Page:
MAN SE (German: [ɛmʔaːʔˈɛn ʔɛsˈʔeː]; abbreviation of Maschinenfabrik Augsburg-Nürnberg, German: [maˈʃiːnənfaˈbʁiːk ˈʔaʊ̯ksbʊɐ̯k ˈnʏɐ̯nbɛɐ̯k, -faˈbʁɪk]), formerly MAN AG (German: [ˈman ʔaːˈgeː]), is a German mechanical engineering company and parent company of the MAN Group. It is a subsidiary of automaker Volkswagen AG. MAN SE is based in Munich. Its primary output is for the automotive industry, particularly heavy trucks. Further activities include the production of diesel engines for various applications, like marine propulsion, and also turbomachinery.
|Traded as||FWB: MAN|
|Industry||Manufacturing, automotive industry, marine engineering|
|Joachim Drees (CEO) Andreas Renschler (Chairman of the Supervisory Board)|
|Products||Commercial vehicles, diesel and other engines, turbomachinery|
|Revenue||€13.6 billion (2016)|
|Owner||Volkswagen Group (75.73%)|
Number of employees
|53,824 (end 2016)|
MAN SE is owned in majority by Volkswagen AG. It currently operates its production output through two main business areas:
MAN traces its origins back to 1758, when the "St. Antony" ironworks commenced operation in Oberhausen, as the first heavy-industry enterprise in the Ruhr region. In 1808, the three ironworks "St. Antony", "Gute Hoffnung" (English: "Good Hope"), and "Neue Essen" (English: "New Forges") merged, to form the Hüttengewerkschaft und Handlung Jacobi (English: "Jacobi Iron And Steel Works Union And Trading Company"), Oberhausen, which was later renamed Gute Hoffnungshütte (GHH).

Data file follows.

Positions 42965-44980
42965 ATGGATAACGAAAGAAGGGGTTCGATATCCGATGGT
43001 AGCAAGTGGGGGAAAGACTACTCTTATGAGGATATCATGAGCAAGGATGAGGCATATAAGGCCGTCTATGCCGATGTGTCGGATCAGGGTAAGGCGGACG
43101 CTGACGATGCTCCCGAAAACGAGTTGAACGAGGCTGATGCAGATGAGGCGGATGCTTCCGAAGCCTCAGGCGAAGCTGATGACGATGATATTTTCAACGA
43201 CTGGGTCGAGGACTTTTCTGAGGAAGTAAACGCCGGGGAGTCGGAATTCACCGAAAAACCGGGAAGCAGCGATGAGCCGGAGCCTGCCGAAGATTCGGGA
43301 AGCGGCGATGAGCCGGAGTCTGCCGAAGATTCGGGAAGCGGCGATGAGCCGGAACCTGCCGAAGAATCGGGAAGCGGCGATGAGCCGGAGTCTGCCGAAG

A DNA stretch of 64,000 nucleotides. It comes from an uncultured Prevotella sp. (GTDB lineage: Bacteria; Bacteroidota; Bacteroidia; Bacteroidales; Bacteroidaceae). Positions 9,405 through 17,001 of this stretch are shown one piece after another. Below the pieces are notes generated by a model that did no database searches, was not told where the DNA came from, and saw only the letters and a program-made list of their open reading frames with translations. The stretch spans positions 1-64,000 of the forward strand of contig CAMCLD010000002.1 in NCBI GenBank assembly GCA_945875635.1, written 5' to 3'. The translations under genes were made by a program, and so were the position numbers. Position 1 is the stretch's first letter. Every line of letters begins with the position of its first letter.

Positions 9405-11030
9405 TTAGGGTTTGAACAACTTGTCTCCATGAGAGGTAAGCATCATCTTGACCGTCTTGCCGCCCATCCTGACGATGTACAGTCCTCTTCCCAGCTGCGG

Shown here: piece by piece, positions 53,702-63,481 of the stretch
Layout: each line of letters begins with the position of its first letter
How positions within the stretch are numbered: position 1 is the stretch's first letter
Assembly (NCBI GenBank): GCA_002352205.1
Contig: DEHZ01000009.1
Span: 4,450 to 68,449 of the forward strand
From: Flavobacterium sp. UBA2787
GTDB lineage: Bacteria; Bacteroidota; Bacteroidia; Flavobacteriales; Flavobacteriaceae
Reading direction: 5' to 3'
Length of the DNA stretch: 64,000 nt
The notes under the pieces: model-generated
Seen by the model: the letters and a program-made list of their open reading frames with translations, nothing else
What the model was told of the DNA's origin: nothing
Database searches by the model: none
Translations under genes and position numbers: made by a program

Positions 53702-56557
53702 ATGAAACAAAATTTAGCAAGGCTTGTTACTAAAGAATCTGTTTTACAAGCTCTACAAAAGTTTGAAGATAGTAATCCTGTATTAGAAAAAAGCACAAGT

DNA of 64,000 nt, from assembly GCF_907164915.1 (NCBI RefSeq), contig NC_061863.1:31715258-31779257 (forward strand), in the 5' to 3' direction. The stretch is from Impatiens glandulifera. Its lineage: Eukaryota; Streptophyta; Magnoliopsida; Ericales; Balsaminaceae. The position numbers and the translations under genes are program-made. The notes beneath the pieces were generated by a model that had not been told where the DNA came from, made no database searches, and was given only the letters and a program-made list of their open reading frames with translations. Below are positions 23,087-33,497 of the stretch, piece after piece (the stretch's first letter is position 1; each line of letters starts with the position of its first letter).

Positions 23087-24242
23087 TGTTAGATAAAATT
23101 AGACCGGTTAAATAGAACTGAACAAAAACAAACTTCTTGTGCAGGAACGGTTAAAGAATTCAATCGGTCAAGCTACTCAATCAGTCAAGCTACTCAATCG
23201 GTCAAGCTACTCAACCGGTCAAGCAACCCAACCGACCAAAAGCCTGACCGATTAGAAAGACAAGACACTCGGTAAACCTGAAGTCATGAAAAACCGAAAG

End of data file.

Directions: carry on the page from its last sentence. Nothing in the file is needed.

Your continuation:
In 1840, the German engineer Ludwig Sander founded in Augsburg the first predecessing enterprise of MAN in Southern Germany: the "Sander'sche Maschinenfabrik." It firstly became the "C. Reichenbach'sche Maschinenfabrik", which was named after the pioneer of printing machines Carl August Reichenbach, and later on the "Maschinenfabrik Augsburg". The branch Süddeutsche Brückenbau A.G. (MAN-Werk Gustavsburg) was founded when the company in 1859 was awarded the contract for the construction of the railway bridge over the Rhine at Mainz.
In 1898, the companies Maschinenbau-AG Nürnberg (founded 1841) and Maschinenfabrik Augsburg AG (founded 1840) merged to form Vereinigte Maschinenfabrik Augsburg und Maschinenbaugesellschaft Nürnberg A.G., Augsburg ("United Machine Works Augsburg and Nuremberg Ltd."). In 1908, the company was renamed Maschinenfabrik Augsburg Nürnberg AG, or in short, M·A·N.
While the focus initially remained on ore mining and iron production in the Ruhr region, mechanical engineering became the dominating branch of business in Augsburg and Nuremberg. Under the direction of Heinrich von Buz, Maschinenfabrik Augsburg grew from a medium-sized business of 400 employees into a major enterprise with a workforce of 12,000 by the year 1913.
Locomotion, propulsion and steel building were the big topics of this phase. The early predecessors of MAN were responsible for numerous technological innovations. The success of the early MAN entrepreneurs and engineers like Heinrich Gottfried Gerber, was based on a great openness towards new technologies. They constructed the Wuppertal monorail ("Wuppertaler Schwebebahn") and the first spectacular steel bridges like the Großhesseloher Brücke in Munich in 1857 and the Müngsten railway bridge between 1893 and 1897.